“MAGNUS CARLSEN is a bit boring. Too positional… not attacking enough for me. He has the patience to win out in the end, of course. Once I saw him flip the King and look into it as if something was there inside. Who does that?”
It’s the nine-year-old chess prodigy Shreyas Royal chirping away about the world champion in a Southeast London accent at his home in Woolwich. He is English in many ways: Loves fish and chips, “mein achha hoon” to grandma on Skype is about all he knows in Hindi, likes food non-spicy, loves the local architecture. No wonder, his parents were desperate to continue in the UK.
Born in Bengaluru, Shreyas has lived in London since he was three. But with his father’s work visa due to expire in September, he was to return to India. But then, the chess fraternity pulled together, the media got involved, UK’s politicians urged the Home Office to ensure that an “exceptional talent” wasn’t lost. Last month, when the family had begun to pack, they got the news — they could stay.
UK Home Secretary Sajid Javid said he took a “personal decision” as Shreyas is “one of the most gifted chess players in his generation and we have always been clear we want a world-class immigration system that welcomes highly-talented individuals from across the globe”. Shreyas is currently ranked fourth in his age group globally.
Shreyas’s father Jitender Singh can now apply for Tier-2 work visa, which is valid for up to four years without needing to leave the country. It will be sponsored by his employers, Tata Consultancy Services (TCS), who had earlier offered him a posting in Norway as an alternative. Jitender is confident he can get permanent residency in the UK and says he has been told that Shreyas will get his British passport by next year.
It’s an extraordinary twist to an extraordinary tale.
Nothing in the family history had suggested a possible inclination towards chess. But Shreyas’s mother Anju Singh, a bubbly, friendly personality, had great faith in an astrological prediction made when the boy was born. “It was by a Panditji from Odisha where we had made his kundli. Shreyas was born on January 9, 2009, and Panditji had said that 9 is very lucky and the timing of his birth and other things suggest he would earn name and fame,” Anju says.
At their sparse apartment, the bespectacled Shreyas is sitting on a black sofa. To his right, a cabinet heaves with the trophies he has won. To his left, a portrait of Sai Baba is garlanded, with incense crumbs spilling out of its stand below. “Tell him about my name, mom. Why you named me Royal,” says Shreyas.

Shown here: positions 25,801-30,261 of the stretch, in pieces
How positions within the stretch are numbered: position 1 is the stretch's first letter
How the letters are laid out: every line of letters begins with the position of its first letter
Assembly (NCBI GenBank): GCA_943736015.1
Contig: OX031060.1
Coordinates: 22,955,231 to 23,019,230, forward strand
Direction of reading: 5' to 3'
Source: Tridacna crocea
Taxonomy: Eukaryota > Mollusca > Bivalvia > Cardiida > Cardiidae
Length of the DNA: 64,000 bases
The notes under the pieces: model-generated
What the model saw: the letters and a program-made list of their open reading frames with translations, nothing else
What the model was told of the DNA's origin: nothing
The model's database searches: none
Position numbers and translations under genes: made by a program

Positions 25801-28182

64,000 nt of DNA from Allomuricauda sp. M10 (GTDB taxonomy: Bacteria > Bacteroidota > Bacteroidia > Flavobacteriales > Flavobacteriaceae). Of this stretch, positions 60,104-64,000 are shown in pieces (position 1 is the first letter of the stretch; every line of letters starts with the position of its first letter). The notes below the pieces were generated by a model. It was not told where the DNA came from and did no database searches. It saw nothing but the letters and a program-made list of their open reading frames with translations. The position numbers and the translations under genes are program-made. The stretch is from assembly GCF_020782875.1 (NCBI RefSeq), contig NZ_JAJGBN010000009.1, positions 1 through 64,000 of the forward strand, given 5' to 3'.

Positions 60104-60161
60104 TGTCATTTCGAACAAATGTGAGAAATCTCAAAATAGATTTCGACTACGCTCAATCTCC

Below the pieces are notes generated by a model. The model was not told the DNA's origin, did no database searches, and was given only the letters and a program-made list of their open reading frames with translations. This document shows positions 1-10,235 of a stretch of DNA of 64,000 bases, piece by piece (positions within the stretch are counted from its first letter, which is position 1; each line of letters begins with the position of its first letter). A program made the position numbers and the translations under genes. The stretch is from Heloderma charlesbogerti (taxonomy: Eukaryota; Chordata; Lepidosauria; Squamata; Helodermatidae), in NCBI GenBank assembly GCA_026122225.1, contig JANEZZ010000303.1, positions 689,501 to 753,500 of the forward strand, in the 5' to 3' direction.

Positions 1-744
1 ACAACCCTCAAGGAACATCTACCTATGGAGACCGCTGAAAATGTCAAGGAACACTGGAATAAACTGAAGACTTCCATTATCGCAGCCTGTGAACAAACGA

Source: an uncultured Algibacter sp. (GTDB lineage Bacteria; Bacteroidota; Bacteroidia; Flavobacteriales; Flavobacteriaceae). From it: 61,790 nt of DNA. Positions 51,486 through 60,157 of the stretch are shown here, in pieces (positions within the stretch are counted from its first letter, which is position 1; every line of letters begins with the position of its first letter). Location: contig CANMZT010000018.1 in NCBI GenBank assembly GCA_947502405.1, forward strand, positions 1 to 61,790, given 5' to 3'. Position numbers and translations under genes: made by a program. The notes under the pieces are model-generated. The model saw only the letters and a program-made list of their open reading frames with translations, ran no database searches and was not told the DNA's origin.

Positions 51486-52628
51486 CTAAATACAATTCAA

Anju laughs, throwing her head back, and leaves it to Jitender to begin. “The astrologer had told my wife that the boy’s last name should phonetically start with ‘Ra’. She thought a lot. We are Rajputs, and she came up with Royal,” he says. His legs dangling from the sofa, Shreyas says, “Well, chess is a royal game.”
Shreyas started off at a state primary school, which gave him a lot of free time. Anju then enrolled him in various classes to fill up the hours: horse-riding, gymnastics, swimming. “All of them were based on physical activity. I thought I should give him some mental training as well. So I thought of chess. Initially, because he was just four, the chess clubs didn’t want to take him. So I asked my husband to teach him some basics and we discovered that he seemed to like the game. I went back and convinced them to admit him. Six months later, he was winning a trophy in his first big tournament,” says Anju.
It’s a family that has transformed itself to meet Shreyas’s chess demands. Every Friday evening, Shreyas and his parents head outside London, sometimes outside the UK, for tournaments. They return late Sunday night. “Monday, the school has given him off, just to catch up on sleep,” says Anju.
A couple of years ago, Shreyas obtained a full sponsorship and moved to a private school. He kept grading up in chess, attracting attention. Until one day, Jitender learned he had to leave the country by September. Jitender secured a transfer to Norway, visa documentation began, and Anju had started clearing the house.
They kept it away from their son initially but, as packed boxes started disappearing, had to tell him finally. “I was tense, I didn’t want to leave the UK,” Shreyas says. Jitender kept at it, and the UK chess federation helped, too: From arranging solicitors to inviting the media that drew in the politicians. The Home Secretary’s office intervened. “I think the matter went to Theresa May,” Jitender says. “She is the Prime Minister,” Shreyas chips in.
On August 9, a Thursday, Jitender performed the Sai Baba pooja, kept his fast. The next morning started with the “regular poori breakfast”. “I was up at 6 am, very tense. Dad got the call when we sat down for pooja,” says Shreyas. Anju says her husband was sure it was good news. It was. Shreyas started to jump up and down on the sofa.
Why did a young boy fall so hard for chess, which isn’t even considered a sport in the UK? What makes him get up at 6 am to work on “tactical side of it”, so much so that his parents have had to draw the blinds, take out the clock, and try to convince him to sleep for two more hours. “I like that it’s not an aggressive game. It presents physical (games can stretch to 8 hours) and mental challenge. I love reading its history and about characters like Garry Kasparov and Bobby Fischer, two of my favourites,” says Shreyas.
”The dream that I have dreamt about a million times is of me becoming a grandmaster. I always wake up smiling,” he says.